Your Turn: Advancing health equity in our community

In recent decades, the rise of chronic disease as the predominant driver of health in our country has spawned new models for the role and function of local public health departments.

Each year the first week of April is recognized as National Public Health Week. This represents a great opportunity for communities to focus on this shifting role and where we are headed.

For us in Douglas County, we continue to take the lead on delivering vaccinations to our community, serving as a public health regulator and investigator of disease outbreaks. But as we seek to embrace a more expansive role, we also have become a community voice, convener and planner.

As directed by our Lawrence-Douglas County Health Board in adopting the 2018 Strategic Plan, an overarching theme for this new role has been to advance health equity in all we do and to be informed and influenced by the needs and aspirations of the community.

You’ve likely noticed this in recent months as we published the county’s first Health Equity Report. As we analyzed this data, we found the results demonstrate some sobering news:

• Education matters: In Douglas County you are twice as likely to smoke if you have a high school degree or less.

• Income matters: Those of us earning less than $35,000 a year are six times more likely to be without health insurance.

• Race matters: Douglas County babies born to African-American mothers are twice as likely to be born at low birth weight.

• Place matters: The average life expectancy in rural western Douglas County is 8.2 years higher than the average in North Lawrence and parts of eastern Lawrence.

We could say these conditions hold us back as a health department from realizing our vision of health for all. However, more importantly these are not just numbers.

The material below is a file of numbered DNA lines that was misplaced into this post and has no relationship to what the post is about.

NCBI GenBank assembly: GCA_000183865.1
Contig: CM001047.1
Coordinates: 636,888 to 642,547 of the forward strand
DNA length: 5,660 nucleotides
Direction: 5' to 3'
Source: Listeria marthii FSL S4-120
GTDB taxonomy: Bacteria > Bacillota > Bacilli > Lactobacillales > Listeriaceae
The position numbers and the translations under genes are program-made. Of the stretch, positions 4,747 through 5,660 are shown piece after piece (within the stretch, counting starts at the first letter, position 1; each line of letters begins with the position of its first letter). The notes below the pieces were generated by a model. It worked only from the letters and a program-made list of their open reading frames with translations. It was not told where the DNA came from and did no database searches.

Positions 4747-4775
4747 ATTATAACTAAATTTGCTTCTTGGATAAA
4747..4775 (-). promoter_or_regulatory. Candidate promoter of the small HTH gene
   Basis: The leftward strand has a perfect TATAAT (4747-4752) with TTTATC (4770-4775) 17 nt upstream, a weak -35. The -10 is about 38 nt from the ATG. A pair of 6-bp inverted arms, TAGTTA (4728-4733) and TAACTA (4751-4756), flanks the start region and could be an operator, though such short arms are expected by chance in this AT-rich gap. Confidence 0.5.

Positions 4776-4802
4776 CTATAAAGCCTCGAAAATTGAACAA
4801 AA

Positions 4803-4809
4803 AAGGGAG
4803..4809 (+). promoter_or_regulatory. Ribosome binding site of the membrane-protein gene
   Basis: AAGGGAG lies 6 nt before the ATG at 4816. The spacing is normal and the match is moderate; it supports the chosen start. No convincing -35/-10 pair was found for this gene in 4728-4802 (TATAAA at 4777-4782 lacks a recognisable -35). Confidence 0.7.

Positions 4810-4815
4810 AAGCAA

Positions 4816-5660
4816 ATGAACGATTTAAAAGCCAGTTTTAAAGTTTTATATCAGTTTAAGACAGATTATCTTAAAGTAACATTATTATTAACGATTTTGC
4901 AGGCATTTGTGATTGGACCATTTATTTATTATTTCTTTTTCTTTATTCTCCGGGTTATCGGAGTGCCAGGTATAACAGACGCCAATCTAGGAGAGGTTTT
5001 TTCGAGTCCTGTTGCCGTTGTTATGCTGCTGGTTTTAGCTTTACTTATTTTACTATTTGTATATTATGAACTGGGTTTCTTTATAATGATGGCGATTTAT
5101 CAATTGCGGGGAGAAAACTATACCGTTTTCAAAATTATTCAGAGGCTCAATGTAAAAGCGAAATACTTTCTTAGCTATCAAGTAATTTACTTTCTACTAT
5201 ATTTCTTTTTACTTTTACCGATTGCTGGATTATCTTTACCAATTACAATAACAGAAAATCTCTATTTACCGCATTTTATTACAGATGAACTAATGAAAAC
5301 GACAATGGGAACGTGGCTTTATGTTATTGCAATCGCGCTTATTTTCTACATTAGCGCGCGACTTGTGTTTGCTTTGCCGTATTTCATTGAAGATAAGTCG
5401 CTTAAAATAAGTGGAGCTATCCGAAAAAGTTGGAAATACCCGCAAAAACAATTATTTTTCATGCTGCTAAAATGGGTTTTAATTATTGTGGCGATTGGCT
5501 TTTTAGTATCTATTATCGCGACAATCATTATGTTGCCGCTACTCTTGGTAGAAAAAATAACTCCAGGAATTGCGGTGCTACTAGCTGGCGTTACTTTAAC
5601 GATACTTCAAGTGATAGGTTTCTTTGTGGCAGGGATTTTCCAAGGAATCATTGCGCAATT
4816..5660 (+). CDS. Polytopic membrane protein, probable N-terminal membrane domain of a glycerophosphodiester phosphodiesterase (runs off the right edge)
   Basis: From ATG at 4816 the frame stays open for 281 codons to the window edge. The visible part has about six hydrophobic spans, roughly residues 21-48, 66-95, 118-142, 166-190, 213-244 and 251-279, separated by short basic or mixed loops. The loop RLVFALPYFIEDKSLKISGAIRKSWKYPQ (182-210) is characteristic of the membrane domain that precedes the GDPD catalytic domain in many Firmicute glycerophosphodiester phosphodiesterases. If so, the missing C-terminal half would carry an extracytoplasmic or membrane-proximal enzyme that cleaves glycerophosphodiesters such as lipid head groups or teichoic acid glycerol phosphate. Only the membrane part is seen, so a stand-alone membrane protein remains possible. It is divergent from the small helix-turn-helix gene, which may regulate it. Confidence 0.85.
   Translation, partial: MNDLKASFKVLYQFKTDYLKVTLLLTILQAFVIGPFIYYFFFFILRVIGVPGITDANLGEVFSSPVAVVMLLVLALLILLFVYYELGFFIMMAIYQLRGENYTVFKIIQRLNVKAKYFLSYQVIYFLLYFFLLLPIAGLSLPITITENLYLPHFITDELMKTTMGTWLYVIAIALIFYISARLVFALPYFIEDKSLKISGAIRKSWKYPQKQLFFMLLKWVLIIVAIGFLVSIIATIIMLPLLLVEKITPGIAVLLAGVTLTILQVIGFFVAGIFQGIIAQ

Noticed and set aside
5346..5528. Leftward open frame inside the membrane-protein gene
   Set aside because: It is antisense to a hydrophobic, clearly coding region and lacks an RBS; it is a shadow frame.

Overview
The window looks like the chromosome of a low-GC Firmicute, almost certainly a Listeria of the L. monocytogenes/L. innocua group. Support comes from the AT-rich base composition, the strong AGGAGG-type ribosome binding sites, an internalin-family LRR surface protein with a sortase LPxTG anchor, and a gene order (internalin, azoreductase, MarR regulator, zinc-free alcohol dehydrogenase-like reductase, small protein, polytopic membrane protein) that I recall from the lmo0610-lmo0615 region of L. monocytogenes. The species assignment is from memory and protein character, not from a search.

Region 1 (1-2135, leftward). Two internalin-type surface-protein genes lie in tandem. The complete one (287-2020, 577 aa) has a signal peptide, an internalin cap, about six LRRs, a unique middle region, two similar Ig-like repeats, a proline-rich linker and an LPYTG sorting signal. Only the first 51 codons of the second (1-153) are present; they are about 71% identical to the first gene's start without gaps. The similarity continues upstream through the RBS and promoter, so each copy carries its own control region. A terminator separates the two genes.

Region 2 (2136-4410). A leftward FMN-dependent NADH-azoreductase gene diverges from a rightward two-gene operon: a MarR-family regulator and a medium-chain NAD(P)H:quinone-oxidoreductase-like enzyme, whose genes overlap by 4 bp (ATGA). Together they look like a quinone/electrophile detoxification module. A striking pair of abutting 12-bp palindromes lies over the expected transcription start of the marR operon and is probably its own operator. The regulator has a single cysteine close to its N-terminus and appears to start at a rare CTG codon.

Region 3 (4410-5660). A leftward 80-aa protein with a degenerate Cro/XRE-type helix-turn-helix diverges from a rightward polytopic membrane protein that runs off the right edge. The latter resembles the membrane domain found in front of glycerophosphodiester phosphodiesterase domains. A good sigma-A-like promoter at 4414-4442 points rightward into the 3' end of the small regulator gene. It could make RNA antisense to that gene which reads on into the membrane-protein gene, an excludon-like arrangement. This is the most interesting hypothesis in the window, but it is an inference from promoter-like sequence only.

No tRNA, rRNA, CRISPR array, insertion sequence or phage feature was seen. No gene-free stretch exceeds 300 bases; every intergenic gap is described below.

These results are keeping our own friends, family members and neighbors in our community from realizing their full health potential.

It is no accident that a multisector, multijurisdiction steering committee in 2018 developed the county’s five-year Community Health Plan with health equity as an encompassing focus on addressing: behavioral health, safe and affordable housing, nutrition and physical activity and poverty and jobs.

It has been incredibly encouraging to see the beginnings of conversations surrounding these issues.

We have seen important progress on these issues, but a major key in continuing to move forward will be ensuring that we offer the opportunity for everyone to realize the fruits of this labor.

The health equity report is a key first step in this important work. If we use this data to become more aware of what it’s like for anyone in our community to seek to navigate our systems and environment to achieve better health, we can begin to achieve health for all in Douglas County.

As someone who has invested his career in public health, this new and more expansive role is also truly exciting to me, and I have seen how it energizes our own staff and community partners.

As National Public Health Week approaches April 1-7, I encourage everyone in Douglas County to use this opportunity to begin new conversations with our neighbors and explore opportunities for positive change.

That could start with reading the Health Equity Report yourself or engaging the Health Department or another partner agency on an issue related to health equity.

This is challenging work, and it is our community’s work. Creating the conditions for health for all is the only way to become “healthier together.”

— Dan Partridge is the director of the Lawrence-Douglas County Health Department.


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